Building a Practical and Sustainable Performance Competency Model

Connex Staff |

We were delighted to host a recent session on the subject of building a performance competency model. The session was led by Tony Callander, Chief Human Resources Officer at Comprehensive Pharmacy Services (CPS), who presented his approach to cultivating employee growth. CPS has over 2,000 employees, including remote individuals, providing pharmacy solutions to hospitals and health systems across the US. 

Below we share Tony’s key insights on how your organization can implement a practical and sustainable model for performance reviews, talent calibrations and succession planning. 

  • Start by identifying core company values. The foundation of Tony Callander’s performance competency model is behavioral values. He recommends identifying 5-8 core values which can be applied across your organization. Examples might include organizational knowledge, servant leadership, financial acumen, empathy etc. The number of values will vary for each organization, but try to keep it manageable to avoid unnecessary complexity. 
  • Plot organizational values, levels and competencies on a matrix. The core of Tony’s model revolves around a matrix. Your company values become the  categories along the x-axis, while the levels of your organization are listed along the y-axis. You then complete the cells of your matrix by including descriptions of how each seniority level (y-axis) exemplifies each core value (x-axis). The competencies you create here should focus on how work gets done, not what gets done. These descriptions are unique to your organization and provide a common language to discuss performance and contributions, regardless of where a team might be located or the specific function they perform.
  • Consider language carefully. Tony recommends paying close attention to the specific language used in your matrix. Your competency definitions will become the shared language used across performance evaluations, succession planning and skill development. And each level’s combined competencies must give a clear idea of what is expected of an individual in their role.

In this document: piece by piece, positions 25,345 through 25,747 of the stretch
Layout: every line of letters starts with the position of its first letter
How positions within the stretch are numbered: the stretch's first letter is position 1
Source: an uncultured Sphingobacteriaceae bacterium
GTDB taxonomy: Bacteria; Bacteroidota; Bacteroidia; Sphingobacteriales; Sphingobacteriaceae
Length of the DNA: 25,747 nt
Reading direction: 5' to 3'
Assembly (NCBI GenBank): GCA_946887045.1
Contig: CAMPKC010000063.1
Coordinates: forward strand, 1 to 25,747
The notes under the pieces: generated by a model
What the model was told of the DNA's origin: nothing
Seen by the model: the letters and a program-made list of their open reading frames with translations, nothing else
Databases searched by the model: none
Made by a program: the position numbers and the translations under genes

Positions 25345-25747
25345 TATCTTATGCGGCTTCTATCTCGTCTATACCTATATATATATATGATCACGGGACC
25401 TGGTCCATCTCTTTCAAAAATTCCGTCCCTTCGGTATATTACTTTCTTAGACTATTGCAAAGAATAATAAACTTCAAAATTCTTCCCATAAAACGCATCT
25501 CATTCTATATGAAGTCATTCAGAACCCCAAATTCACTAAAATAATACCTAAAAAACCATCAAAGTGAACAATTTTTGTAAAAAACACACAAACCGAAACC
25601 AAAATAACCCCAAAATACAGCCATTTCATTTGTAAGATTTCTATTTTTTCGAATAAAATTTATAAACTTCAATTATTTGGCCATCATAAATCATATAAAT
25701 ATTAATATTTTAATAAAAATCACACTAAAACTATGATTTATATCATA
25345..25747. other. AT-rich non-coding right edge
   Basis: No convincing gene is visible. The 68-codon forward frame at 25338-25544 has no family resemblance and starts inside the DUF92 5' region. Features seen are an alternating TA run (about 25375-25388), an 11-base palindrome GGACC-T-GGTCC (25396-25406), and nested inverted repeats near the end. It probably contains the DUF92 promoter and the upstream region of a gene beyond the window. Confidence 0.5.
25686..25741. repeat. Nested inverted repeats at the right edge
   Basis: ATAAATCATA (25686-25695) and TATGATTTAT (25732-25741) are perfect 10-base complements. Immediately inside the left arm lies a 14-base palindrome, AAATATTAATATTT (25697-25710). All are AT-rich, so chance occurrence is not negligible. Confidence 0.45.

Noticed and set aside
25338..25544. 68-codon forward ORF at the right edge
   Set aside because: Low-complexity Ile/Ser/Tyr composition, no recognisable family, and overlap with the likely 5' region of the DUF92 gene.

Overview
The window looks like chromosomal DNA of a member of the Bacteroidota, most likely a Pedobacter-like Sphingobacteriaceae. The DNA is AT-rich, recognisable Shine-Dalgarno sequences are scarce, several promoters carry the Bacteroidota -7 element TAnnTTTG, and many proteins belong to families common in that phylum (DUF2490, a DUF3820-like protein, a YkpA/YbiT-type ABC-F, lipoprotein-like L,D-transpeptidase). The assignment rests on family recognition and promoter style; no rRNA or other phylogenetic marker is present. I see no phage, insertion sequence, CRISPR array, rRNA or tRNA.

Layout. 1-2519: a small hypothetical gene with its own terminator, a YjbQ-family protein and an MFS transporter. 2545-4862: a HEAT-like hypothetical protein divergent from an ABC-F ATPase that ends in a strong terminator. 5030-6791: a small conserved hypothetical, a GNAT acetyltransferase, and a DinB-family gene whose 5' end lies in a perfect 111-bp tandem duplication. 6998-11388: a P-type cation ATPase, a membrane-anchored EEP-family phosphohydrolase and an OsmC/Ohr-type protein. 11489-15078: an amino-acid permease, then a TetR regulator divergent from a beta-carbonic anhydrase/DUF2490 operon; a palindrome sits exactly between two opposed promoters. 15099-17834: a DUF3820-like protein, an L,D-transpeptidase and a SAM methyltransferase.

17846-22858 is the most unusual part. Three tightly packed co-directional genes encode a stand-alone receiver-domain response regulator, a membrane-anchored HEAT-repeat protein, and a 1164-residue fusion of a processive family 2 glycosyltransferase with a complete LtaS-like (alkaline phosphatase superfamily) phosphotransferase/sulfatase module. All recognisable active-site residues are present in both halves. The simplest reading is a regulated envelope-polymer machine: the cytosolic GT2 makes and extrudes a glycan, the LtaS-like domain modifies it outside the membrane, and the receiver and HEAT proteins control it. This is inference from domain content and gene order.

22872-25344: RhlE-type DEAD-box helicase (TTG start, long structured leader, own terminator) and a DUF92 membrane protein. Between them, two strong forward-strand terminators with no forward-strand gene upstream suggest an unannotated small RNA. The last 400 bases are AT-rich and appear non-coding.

Vague verbiage is to be avoided. Here, Tony recommends using organizational development research, consultants and a good thesaurus to improve specificity. Your competencies should also be reviewed by DEI and ERG teams to weed out any unconscious biases. 

  • Apply the model to performance reviews. With your matrix defined, you can apply the model to performance assessments. These reviews should focus on how well an individual represents the competencies, what their strengths and weaknesses are, and which cells along the x-axis they need to refine. Having a common language means self-evaluations can also be adapted to follow your model. Similarly, internal and external hiring can be guided by using the same resources, with behavioral interview questions standardized around the competency matrix: e.g. ‘Give me an example of when you were a servant leader?’
  • Avoid the use of numbers. Tony recommends doing away with numerical scales entirely when having performance conversations. He argues that when numbers are introduced, individuals become more concerned with their scores rather than the detail of what their rankings mean. Although some teams will be resistant to removing numbers from performance reviews, he suggests they can be won over by demonstrating how having richer, more targeted conversations results in better business performance.
  • Don’t accept vague praise. Your performance competency model should also be applied to talent calibrations, where an individual’s strengths, growth opportunities and development recommendations are agreed by a group of managers. But for these sessions to be effective, Tony advises that leaders must be pressed on honesty and objectivity. Saying someone is, for example, a ‘joy to work with’ is insufficient. Instead, feedback must be grounded in the language and competencies outlined in your matrix. 
  • Apply the 70/20/10 rule to talent development. In Tony’s matrix, development is focussed on movement up the y-axis. This happens after the skills within the current tier have been successfully demonstrated. To help individuals refine those skills, Tony recommends following the 70/20/10 rule: 70% of development must be experiential through stretch assignments and actual practice; 20% from relationship-based learning like mentoring and feedback; and 10% from formal training and theory. 

Although stretch assignments are most critical to talent development, they are often the most difficult to delegate. Here, Tony suggests exploring interim leadership opportunities arising from extended leaves, temporary position vacancies or specific department projects. 

  • Plan an organization-wide roll-out. To embed his performance competency model, Tony embarked on an organization-wide initiative. Education was delivered through change management, multiple communications and even road shows. Presentations were also recorded for new hires. 
  • Keep revisiting your model. Finally, your performance competency must evolve. Tony encourages organizations to revisit their matrix and competencies at least twice a year. Departmental or team leaders should work collaboratively with HR business partners to review the focus, definitions and language. 


Sustainable results 

Adopting this practical approach to building a performance competency model offers far-reaching benefits for organizations. As well as establishing a consistent process that encourages employees to live company values, the contribution to EDI is clear. In the case of CPS, Tony Callander has already seen improvements in terms of overall and specific demographic turnover, including an increase in the rate of diverse candidate promotions into higher levels of leadership. 


Tony Callander

Tony Callander, CHRO at CPS


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